Breakthrough is produced by Hollywood power players Ron Howard and Brian Grazer and their Imagine Entertainment company. Each week a different actor or director will delve into real world, human stories that connect the ways that science impacts our lives. The directors include actors like Angela Bassett and Paul Giamatti, Producer/Directors like Ron Howard, Bret Ratner (X-Man) and Akiva Goldsman (A Beautiful Mind; I, Robot) and Peter Beg (Friday Night Lights).
BOOST Collaborative will be publishing a special series of blogs from November 2 to December 14, highlighting each scientific discovery. The day after each episode’s air date, visit the blog to hear recaps and education connections from specialists reflecting on how each show’s topic relates to STEM. This week, we hear from Jenny Anderson and her reflections from Episode Two: More Than Human. You can watch Breakthrough on the National Geographic Channel on Sundays at 9/8c.
Change is inevitable and is the only constant in the world.
I’m honored to be part of the educational field and as a teacher, I’m excited to help shape learning experiences by making them more relevant and engaging. From watching “More Than Human”, the second episode from National Geographic’s BREAKTHROUGH series, I found it incredibly valuable to see how our world is evolving and the way that technology has been integrated into the complexities of the human system.
Although each scientist in the episode, “More Than Human,” focused on different aspects of robotics, cyborgs, and mechanical technology, each discovery or invention share common qualities. These scientists take risks in the development of their experiments. In addition, they go through many iterations of prototyping and make mistakes and learn from them each time.
Furthermore, the scientists have compassionate perceptions in order to help the world, whether it be through first response mindset, transforming deaf communication, or enhancing technologies with paraplegics. These qualities are what I found to be worthwhile to take back to my school so that kids can practice the same approaches to learning in order to make a positive impact in the world.
The episode of BREAKTHROUGH honed in on a critical idea: being ready for the unexpected.
This idea relates to the trend in education of having a growth mindset. This type of thinking allows students and teachers to be able to have an open mind in approaches to learning and various methods in sculpting a solution. Often, we’re in such a rush to get to a solution but really, the process is the diamond in the rough.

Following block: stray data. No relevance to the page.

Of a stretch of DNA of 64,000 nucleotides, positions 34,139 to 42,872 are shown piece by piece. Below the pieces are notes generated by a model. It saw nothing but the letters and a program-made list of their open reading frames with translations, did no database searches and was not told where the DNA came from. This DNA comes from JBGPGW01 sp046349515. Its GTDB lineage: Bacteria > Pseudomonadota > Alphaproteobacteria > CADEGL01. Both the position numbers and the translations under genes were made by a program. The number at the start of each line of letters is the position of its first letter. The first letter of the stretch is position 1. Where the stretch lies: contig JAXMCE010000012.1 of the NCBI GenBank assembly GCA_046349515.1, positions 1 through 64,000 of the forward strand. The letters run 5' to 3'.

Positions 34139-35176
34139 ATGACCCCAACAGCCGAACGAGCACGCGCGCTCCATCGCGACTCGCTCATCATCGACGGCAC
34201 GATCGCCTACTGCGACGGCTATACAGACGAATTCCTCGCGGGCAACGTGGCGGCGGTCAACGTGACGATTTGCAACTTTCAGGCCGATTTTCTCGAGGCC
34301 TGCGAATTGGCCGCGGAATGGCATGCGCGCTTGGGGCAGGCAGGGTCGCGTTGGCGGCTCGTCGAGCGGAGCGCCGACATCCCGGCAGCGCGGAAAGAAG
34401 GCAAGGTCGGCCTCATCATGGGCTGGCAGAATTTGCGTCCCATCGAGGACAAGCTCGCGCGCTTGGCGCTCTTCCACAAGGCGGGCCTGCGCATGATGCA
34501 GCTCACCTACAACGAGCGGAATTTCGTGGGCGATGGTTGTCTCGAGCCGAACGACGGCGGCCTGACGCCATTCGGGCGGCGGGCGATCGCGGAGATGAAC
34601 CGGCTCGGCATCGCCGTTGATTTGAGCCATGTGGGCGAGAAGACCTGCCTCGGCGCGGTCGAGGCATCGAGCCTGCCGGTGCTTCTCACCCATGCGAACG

So how do educators do this? I may not have the solution but what I do know is that we need to teach our kids to be inquirers, to have empathy, and to be creative in the process of imagining and learning. Education needs to value the creativity and imagination that the human brain offers and the empathy and compassion the heart has.
Providing students with opportunities such as design challenges and learning experiences where inquiry is valued and a plethora of approaches to learning is highlighted, is crucial. To be a part of the technological change in society, we’re at a turning point in education where a seismic shift is about to happen.
We can be part of the change or lead it.
Jenny Anderson is a K-5 STEM Specialist at Casita Center, an International Baccalaureate – Primary Years Programme candidate and STEM magnet elementary in Vista, CA. This is her 9th year teaching and she specializes in delivering an enriching and creative, technology-driven instruction focusing on programming, game design, gamification, digital portfolios, video productions, flipped classroom, Genius Hour, makery, and anything and everything EdTech. She is a Common Sense Media Educator, certified in Graphite. She presents at district professional development days. She also coaches teachers at her site, where Kindergarten students are 1:1 iPads and 1st-5th graders are 1:1 Chromebook devices. She works with teachers to integrate GAFE and other web-based tools to create a rigorous and engaging curriculum. She is committed to bringing equity to STEM education and is passionate about developing programming skills at a young age. She received her Masters in Education at the University of California, San Diego. You can follow her on Twitter or read her blog.